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New White House, NYC DOE Initiatives Highlight Attention to Summer Learning & Career Readiness

Saskia Traill

Saskia Traill is Vice President of Policy & Research at ExpandED Schools. 

Students in our ExpandED Options initiative earn an academic credit for real-world, out-of-school learning. Following fall or spring apprenticeships, ExpandED Options participants get a foothold on careers by working as paid summer camp interns.

The weather is reminding all of us that summer is around the corner. Luckily, there are many who have started making summer plans long ago.

On February 25, the White House, in partnership with the tireless National Summer Learning Association, announced the Summer Opportunity Project, aimed at giving teens access to a first job. (In a recent LinkedIn post, the President revealed that his first job was at an ice cream shop in Hawai’i.)

Locally, the New York City Department of Education announced a revitalized summer curriculum that encourages “rigorous, hands-on learning and real-world connections that engage students,” a welcome change for young people, parents and teachers. The DOE also announced the expansion of Summer STEM programs and new courses for high school students in Renewal schools.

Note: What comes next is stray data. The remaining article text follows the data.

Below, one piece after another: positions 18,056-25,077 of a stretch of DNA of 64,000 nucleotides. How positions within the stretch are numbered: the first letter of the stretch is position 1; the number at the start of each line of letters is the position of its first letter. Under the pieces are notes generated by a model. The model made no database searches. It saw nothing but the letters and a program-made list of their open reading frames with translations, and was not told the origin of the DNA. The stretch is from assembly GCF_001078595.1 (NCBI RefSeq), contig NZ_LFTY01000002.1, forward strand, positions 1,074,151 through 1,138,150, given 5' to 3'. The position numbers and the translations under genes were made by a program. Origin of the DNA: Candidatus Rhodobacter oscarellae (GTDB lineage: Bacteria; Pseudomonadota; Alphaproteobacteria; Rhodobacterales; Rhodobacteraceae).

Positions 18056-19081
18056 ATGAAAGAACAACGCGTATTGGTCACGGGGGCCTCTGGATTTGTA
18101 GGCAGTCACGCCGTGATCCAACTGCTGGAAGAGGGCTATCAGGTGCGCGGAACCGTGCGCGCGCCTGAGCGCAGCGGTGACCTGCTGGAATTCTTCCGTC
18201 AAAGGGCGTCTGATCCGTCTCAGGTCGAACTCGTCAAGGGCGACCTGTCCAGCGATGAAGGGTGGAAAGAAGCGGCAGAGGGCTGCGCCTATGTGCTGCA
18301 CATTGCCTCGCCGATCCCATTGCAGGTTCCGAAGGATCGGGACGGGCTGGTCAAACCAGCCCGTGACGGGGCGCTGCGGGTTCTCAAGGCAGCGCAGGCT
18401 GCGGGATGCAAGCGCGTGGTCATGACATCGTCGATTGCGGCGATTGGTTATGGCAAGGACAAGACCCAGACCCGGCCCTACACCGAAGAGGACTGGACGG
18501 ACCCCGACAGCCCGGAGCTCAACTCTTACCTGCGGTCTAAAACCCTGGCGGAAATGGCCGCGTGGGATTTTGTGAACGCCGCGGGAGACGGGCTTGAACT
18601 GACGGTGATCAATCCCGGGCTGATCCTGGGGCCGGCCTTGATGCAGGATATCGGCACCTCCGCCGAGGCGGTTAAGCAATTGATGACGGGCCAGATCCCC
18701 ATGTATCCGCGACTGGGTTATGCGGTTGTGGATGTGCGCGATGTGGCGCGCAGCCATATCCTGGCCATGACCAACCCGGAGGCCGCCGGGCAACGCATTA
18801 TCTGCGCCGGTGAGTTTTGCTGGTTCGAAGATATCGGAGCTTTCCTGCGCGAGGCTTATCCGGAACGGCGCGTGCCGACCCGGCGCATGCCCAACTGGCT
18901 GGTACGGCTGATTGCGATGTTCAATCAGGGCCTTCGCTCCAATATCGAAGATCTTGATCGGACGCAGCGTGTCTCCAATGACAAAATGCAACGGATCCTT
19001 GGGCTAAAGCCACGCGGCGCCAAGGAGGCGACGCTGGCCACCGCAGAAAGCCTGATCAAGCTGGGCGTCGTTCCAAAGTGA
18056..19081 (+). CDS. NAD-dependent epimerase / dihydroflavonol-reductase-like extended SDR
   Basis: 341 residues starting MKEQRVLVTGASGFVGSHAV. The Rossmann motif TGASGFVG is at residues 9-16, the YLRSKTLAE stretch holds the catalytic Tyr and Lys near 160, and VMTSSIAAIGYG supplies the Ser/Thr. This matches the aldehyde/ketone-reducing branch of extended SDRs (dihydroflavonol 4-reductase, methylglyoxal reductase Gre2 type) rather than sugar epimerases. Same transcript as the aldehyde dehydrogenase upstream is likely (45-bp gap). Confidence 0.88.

We are excited to be playing a role by organizing apprenticeships for teens through our ExpandED Options initiative. Following fall or spring apprenticeships with sports, cultural and science organizations, teens then work with young people in summer camps and after-school programs leading activities in those areas. This initiative is a win-win for everyone involved. Younger kids are exposed to mentors; community organizations get trained staff; and teens gain real-world skills and employment opportunities. Some of these talented young New Yorkers may even begin a journey to become teachers themselves, a welcome prospect for groups like NYC Men Teach and its collaborators working to build a more diverse teaching corps in NYC.

Summer provides more time for schools and a broad range of community partners to offer relevant real-world learning for students of all ages. Seizing this additional time prepares young people for the future—maybe even the Presidency.



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